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FIGURE 5.3 a,First page of the 2003 Revisions of the U.S.Standard Certificates of Live Birth.

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FIGURE 5.3 Cont'd b, Second page of the 2003 Revisions of the U.S. Standard Certificates of Live Birth (The National Center for Health Certificates, 2003).

There is also a growing trend for automatic reporting via computer-to-computer interfaces. Health departments review, triage, aggregate, and investigate these reports.3 Figure 5.4 provides a sample disease reporting form.

5.3. Sentinel Surveillance Data

Health departments also receive data from sentinel physicians, as described in Chapter 3. An example of sentinel surveillance data is that collected for influenza. Health departments collect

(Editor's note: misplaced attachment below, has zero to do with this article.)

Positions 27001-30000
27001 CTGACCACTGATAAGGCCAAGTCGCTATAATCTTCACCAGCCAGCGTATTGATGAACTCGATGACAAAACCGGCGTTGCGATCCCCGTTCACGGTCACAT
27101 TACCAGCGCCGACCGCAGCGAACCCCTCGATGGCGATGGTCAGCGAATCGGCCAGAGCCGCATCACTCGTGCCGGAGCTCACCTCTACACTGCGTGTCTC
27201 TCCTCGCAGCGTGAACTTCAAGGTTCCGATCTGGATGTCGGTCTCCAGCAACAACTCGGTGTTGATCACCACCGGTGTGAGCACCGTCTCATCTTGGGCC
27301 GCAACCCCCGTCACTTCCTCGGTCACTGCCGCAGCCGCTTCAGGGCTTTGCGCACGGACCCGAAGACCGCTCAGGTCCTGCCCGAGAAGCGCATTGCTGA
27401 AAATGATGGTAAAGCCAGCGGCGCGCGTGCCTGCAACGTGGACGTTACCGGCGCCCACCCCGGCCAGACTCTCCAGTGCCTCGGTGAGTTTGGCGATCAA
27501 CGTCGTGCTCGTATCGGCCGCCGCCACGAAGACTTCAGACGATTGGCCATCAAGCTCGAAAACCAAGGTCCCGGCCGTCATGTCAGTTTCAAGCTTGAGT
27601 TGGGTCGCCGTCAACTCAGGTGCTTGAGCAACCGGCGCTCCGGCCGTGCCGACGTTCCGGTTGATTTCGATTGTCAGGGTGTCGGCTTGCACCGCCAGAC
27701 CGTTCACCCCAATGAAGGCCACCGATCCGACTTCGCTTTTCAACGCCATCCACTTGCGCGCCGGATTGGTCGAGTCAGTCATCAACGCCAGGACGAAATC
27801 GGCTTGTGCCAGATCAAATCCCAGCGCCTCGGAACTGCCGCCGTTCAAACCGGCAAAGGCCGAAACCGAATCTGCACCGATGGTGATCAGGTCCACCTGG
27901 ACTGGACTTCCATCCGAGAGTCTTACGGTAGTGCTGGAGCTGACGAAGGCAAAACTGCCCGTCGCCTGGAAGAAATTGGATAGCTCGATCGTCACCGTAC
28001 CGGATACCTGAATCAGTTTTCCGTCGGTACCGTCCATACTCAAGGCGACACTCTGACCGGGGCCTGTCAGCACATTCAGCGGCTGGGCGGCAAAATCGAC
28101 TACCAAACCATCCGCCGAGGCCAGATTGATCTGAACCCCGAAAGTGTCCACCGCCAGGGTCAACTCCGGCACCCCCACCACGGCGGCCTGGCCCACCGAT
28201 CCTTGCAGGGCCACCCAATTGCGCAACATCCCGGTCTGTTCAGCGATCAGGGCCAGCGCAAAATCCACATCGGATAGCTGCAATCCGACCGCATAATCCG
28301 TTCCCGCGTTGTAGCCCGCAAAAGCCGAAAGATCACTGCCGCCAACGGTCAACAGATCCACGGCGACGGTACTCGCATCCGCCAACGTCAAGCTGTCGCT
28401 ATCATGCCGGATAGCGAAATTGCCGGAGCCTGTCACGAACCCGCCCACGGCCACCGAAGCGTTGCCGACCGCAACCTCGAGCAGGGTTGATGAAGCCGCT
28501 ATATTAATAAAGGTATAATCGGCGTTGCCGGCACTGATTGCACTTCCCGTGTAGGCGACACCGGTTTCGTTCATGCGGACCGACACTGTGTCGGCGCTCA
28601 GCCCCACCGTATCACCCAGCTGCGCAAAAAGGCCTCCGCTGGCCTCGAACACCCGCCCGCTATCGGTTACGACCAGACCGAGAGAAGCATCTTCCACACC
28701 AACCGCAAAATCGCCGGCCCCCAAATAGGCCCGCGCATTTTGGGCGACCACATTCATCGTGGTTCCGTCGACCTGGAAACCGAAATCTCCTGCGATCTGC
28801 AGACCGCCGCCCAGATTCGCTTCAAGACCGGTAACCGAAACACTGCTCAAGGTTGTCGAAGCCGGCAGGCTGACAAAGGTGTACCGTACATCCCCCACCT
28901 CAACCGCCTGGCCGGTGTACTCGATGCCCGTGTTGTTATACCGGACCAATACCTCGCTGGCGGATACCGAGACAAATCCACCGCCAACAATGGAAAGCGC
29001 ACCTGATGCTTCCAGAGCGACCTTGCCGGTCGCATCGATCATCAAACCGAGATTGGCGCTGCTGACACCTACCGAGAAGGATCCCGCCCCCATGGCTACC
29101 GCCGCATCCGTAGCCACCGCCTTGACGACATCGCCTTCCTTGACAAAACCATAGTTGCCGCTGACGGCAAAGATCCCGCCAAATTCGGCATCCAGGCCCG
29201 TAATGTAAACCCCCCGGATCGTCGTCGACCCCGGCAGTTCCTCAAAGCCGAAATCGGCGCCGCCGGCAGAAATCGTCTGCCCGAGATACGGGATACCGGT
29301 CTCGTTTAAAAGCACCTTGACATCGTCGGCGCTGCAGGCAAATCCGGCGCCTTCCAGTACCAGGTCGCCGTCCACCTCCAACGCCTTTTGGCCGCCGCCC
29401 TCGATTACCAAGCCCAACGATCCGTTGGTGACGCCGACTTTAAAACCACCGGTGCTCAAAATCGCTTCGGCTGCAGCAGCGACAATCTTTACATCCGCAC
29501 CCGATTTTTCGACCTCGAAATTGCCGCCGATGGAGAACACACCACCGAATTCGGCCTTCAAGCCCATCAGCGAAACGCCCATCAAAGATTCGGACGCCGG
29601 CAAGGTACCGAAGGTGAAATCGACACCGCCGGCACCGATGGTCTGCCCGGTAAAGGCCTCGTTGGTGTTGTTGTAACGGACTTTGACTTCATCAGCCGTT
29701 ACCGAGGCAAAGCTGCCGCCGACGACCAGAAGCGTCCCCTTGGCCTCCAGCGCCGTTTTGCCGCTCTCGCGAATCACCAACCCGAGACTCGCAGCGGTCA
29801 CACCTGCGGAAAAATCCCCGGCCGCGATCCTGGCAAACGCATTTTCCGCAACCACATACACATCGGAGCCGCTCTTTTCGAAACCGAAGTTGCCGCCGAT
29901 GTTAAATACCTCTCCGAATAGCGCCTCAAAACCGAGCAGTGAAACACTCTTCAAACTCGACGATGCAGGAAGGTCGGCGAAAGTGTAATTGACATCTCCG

3 Health departments also receive information from individual citizens, who may notice, for example, that many individuals attending a church picnic became ill the following day (Ruiz, 2004).

FIGURE 5.4 A sample disease reporting form from Georgia (Georgia Department of Human Resources,2004).

and analyze these data to determine the level of influenza activity and the strains of the virus that are circulating in the population. (Birkhead and Maylahn, 2000).

5.4. Data Collected During Investigations

As described in Chapter 3, health departments collect a wide range of information during an investigation. They collect patient demographic information such as name, age, and address; possible sources of the outbreak; potential contacts of the patient; exposure period; and results of laboratory testing.

Jurisdictions, including those in Pennsylvania, New York, and California, are currently working to streamline the data collection process and to make all data available in an integrated database.

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